It was my honor to present the award to Jeremy Zweeres, a Principal with DVS and the main project manager for this job.

Since the Little Caesars arena was designed to serve multiple venues, the security program required the review and application of standards from several sanctioning bodies.  In that regard, some of the adopted security program elements are from the following:

  • DHS, Command, Control and Interoperability Center for Advanced Data Analysis (CCICADA)
  • UL 827 Central Station Alarm Services
  • Recommendations from the National Hockey League (NHL)
  • Recommendations from the National Basketball Association (NBA)
  • Recommendations from the DHS Office of Intelligence and Analysis

Aside from the arena proper, the security program needed to support ancillary facilities such as the parking garage, major streets adjacent to the arena, retail shops, and offices.  In order to meet the client’s need as well as the recommendations, DVS worked with multiple design team disciplines to ensure the coordination and inclusion of A&E components into the overall security program.  This required an innovative approach with respect to the multiple electronic systems not only rooted in security but those systems service administration, marketing, life safety, visual paging, and parking.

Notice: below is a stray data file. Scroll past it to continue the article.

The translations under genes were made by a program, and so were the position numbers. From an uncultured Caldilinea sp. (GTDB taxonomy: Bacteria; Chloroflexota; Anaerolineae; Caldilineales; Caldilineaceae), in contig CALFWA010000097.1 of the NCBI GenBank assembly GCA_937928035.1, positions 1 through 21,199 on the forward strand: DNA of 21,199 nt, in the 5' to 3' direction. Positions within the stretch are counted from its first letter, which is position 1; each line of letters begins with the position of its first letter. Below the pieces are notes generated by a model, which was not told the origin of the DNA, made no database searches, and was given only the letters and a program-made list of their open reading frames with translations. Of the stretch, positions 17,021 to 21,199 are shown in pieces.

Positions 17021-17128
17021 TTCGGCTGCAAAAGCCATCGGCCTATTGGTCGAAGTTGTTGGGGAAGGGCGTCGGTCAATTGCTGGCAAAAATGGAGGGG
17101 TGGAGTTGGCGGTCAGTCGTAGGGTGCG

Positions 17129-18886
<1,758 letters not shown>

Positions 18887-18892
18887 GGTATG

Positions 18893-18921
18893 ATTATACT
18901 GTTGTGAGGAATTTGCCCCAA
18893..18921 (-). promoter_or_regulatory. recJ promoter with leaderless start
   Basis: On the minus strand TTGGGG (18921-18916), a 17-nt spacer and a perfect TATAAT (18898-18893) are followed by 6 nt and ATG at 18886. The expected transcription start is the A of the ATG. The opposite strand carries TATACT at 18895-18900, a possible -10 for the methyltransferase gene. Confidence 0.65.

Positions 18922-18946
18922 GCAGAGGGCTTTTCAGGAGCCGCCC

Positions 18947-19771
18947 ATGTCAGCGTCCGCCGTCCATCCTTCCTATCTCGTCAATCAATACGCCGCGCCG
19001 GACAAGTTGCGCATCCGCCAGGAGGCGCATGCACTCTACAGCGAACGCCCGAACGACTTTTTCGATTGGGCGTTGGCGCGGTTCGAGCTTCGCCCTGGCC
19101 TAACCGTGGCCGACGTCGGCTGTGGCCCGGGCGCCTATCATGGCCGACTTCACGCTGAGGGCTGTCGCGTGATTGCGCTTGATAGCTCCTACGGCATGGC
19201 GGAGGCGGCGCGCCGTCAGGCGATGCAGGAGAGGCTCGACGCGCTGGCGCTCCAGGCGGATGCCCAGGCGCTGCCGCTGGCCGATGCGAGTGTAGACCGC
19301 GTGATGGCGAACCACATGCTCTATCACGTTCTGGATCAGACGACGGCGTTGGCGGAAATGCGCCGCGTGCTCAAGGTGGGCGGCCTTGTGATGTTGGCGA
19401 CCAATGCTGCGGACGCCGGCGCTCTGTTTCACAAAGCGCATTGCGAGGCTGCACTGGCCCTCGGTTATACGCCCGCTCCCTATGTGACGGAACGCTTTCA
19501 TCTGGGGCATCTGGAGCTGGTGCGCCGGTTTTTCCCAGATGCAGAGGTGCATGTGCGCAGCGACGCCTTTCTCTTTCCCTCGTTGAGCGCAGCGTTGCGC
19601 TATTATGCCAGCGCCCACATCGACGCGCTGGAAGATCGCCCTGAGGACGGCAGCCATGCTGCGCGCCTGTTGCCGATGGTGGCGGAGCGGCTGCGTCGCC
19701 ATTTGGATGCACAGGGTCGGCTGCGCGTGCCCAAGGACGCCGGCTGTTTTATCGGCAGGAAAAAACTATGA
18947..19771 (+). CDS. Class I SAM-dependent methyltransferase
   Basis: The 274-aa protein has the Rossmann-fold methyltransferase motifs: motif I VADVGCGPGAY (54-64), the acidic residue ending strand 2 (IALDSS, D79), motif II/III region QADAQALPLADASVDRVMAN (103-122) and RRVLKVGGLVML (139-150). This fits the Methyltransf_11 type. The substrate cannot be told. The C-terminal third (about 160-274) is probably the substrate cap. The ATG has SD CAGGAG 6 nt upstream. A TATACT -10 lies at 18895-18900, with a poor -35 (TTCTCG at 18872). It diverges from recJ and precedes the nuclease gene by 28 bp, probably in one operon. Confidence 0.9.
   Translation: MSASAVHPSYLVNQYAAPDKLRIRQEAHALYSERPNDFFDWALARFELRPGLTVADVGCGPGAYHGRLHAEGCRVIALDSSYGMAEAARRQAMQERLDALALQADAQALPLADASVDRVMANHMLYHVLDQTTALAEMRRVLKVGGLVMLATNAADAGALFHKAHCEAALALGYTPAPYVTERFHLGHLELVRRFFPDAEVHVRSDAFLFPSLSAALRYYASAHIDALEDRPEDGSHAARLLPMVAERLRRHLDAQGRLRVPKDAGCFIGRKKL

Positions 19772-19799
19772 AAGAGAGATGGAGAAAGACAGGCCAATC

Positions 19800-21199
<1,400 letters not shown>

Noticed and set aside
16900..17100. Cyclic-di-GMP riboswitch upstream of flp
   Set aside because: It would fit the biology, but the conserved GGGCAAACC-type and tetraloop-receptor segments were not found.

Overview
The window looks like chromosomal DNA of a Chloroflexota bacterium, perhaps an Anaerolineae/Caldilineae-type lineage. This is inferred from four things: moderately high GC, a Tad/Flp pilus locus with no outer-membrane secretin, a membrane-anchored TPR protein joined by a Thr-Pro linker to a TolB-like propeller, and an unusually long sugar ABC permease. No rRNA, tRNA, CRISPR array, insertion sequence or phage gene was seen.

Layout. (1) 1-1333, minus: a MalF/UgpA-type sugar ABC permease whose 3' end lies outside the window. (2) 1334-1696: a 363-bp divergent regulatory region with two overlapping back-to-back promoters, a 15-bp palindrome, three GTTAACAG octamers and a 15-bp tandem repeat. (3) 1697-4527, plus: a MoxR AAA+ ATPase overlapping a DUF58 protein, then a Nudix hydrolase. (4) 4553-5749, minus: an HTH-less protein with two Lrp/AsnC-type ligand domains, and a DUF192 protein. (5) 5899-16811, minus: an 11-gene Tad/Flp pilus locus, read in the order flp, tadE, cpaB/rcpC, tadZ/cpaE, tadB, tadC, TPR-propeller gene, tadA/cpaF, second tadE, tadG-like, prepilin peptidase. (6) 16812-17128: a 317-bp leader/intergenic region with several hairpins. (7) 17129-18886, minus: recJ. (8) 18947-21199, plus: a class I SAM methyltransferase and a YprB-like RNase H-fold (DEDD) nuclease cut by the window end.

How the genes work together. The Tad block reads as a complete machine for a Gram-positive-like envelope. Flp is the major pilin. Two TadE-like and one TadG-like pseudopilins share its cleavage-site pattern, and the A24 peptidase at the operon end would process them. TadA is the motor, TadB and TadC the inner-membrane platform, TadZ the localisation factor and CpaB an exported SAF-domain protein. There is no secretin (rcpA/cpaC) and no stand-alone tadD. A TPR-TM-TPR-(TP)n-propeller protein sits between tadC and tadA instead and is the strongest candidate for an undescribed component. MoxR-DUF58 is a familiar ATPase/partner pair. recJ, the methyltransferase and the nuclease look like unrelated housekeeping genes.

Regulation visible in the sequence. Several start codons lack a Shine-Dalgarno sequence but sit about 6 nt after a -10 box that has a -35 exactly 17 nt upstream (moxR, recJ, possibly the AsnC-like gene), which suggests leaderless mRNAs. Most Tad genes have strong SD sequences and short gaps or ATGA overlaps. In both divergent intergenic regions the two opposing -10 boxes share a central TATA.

Utilizing state-of-the-art security system components, DVS was able to integrate multiple systems into user-friendly systems platforms which are managed by the Arena’s security staff to include a campus-wide umbrella of video surveillance, access control, parking management, and communications.

The entire Little Caesars and Detroit District project will be featured as the cover story in the upcoming December issues of both Security Technology Executive and Security Dealer & Integrator magazines.